Tuesday, September 8, 2020

Ling Li's Lantern by Steve Heron illustrated by Benjamin Johnston

“Darkness cannot drive out darkness, only light can do that.” 

Martin Luther King Jr quoted by Steve Heron interview with Just Kid Lit

The wise man of the village has three children. He wants them to be good, kind and honest "but above all he wanted them to obtain wisdom."  Da Zhi sets his children a challenge. He takes them to the three pagodas and gives them each a small sum of money:

"With these coins, your task is to fill the emptiness of one of these pagodas with anything. You only have one day. Spend wisely."

The first son, Jingming, invests in huge quantities of bamboo. He pays workers to fill the pagoda right to the top with sticks and leaves. His father is pleased declaring this is a sound investment. The second son, Miao, buys feathers and down from a village duck farm. He fills the pagoda with sacks of feathers. His father is pleased with Miao's hard work.

The third child is Ling Li. She walks into the village where she sees a young boy sobbing because the eggs he was taking home have been dropped and all of them are broken. Ling Li takes his hand and back in the market she buys another basket of eggs for the boy. She continues to wander through the market where she sees a little girl who is lost and hungry. Ling Li buys the little girl some bamboo rice and then helps the child to find her mother. Next Ling Li sees a magician performing for the crowd. No one gives him any money - his bowl is empty so Ling Li gives him a few coins to thank him for his entertainment. Then Ling Li sees an old lady selling necklaces. After talking Ling Li with her discovers the lady has not sold any of her work today. 

"Ling Li placed a coin in her hand. ... Ling Li had bought a smile to everyone she met that day."

But what of the task set by her father? Ling Li only has two coins left and night is falling. She sees a lantern seller. Since it is the end of the day he agrees to sell her a lantern for her last two coins. She arrives home feeling that she has disappointed her father:

"Without a word, Da Zhi put his arm around Ling Li and led her inside. As they walked into the pagoda, Da Zhi held up the lantern. ... 'Not only have you filled the pagoda with the light from the lantern, you have also filled the village with the light from your heart. This is special wisdom."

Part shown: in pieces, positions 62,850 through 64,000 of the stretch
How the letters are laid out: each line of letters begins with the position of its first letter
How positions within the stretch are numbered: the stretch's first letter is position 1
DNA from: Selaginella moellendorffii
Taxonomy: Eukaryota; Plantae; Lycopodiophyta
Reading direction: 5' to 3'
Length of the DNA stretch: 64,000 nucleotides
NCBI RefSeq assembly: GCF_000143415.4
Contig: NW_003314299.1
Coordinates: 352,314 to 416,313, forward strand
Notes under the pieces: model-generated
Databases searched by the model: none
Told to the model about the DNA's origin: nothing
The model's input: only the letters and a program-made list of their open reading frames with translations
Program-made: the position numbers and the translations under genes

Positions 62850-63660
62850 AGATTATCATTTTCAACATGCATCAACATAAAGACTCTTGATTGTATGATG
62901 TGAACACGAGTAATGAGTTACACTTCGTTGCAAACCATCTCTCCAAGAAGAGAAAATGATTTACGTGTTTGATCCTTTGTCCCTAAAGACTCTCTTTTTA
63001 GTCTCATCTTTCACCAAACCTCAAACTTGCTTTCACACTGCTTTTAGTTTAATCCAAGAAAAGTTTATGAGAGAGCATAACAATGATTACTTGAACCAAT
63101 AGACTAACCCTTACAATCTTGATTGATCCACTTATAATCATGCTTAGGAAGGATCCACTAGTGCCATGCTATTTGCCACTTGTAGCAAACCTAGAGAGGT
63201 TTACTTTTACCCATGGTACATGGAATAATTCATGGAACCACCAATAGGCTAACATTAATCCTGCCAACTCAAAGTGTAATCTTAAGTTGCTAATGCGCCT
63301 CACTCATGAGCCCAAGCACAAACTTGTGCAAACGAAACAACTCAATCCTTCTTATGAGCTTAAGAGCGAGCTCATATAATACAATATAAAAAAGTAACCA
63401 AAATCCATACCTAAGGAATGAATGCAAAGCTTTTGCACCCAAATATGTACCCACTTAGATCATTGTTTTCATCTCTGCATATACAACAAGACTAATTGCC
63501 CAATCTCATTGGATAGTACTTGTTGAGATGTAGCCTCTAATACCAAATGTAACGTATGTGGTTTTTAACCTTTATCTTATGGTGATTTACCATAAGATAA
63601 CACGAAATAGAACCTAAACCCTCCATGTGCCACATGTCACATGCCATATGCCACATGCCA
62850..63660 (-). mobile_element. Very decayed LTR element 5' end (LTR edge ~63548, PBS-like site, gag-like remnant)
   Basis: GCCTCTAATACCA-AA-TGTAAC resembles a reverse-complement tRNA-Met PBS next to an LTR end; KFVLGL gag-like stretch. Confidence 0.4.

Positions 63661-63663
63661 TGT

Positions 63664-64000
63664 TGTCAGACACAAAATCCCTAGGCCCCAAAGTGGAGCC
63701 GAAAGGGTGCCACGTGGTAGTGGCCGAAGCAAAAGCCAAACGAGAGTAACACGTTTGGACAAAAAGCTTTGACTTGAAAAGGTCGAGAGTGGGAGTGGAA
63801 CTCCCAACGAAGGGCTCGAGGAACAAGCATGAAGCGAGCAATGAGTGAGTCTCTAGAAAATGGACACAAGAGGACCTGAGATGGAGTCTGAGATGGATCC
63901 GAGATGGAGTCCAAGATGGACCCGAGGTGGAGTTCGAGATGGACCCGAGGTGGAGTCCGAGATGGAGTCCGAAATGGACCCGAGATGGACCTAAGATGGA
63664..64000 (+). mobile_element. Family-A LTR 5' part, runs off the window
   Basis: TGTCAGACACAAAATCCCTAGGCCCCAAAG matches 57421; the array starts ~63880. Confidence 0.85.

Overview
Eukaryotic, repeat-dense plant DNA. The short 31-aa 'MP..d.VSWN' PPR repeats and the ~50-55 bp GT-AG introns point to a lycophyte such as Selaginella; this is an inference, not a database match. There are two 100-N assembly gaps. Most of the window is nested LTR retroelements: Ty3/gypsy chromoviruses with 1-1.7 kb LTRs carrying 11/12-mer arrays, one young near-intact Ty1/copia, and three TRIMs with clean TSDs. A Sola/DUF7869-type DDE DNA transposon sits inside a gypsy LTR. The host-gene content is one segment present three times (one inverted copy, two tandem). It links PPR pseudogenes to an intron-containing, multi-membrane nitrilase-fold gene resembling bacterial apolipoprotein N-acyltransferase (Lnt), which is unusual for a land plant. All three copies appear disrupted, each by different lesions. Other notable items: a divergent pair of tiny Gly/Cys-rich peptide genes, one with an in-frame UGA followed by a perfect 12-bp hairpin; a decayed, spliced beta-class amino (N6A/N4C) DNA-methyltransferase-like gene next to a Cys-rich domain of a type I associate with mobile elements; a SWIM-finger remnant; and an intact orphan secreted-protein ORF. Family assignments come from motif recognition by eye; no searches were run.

When I start a post about a book I like to research the author and illustrator. I had not heard of Steve Heron or Benjamin Johnston but here are some things I discovered:

Steve Heron

  • lives in Western Australia
  • awarded an OAM for his contribution to the social and emotion well being of children
  • he has published a middle grade novel in 2018 called Maximus

Benjamin Johnston

  • is the illustrator of My Grandad marches on ANZAC Day
  • he lives in Melbourne
  • he is an architect

Take a look here to see some of the illustrations from Ling Li's Lantern. Look for a link to an extensive and thoughtful set of teaching notes for Ling Li's Lantern and a book trailer. I highly recommend Ling Li's Lantern as an essential purchase for a school library. I predict Ling Li's Lantern will be included in the CBCA 2021 Notable titles.

While the theme of this story may be familiar, it’s refreshing to read this modern interpretation which demonstrates that some values are timeless and universal. The Bottom Shelf

This beautiful story, reading like a fable telling us of the true nature of wisdom, the things learnt from the tale reflect Ling Li's traits; compassion, sharing, empathy, and these outshine those of her brothers only interested in making a sound investment. Read Plus

Like many of the best picture books, this is a deceptively simple tale, with a timely message of kindness. Charming Language

I found this extensive list of Chinese folktales many of which you are sure to find in a library. I would link Ling Li's Lantern with these books:

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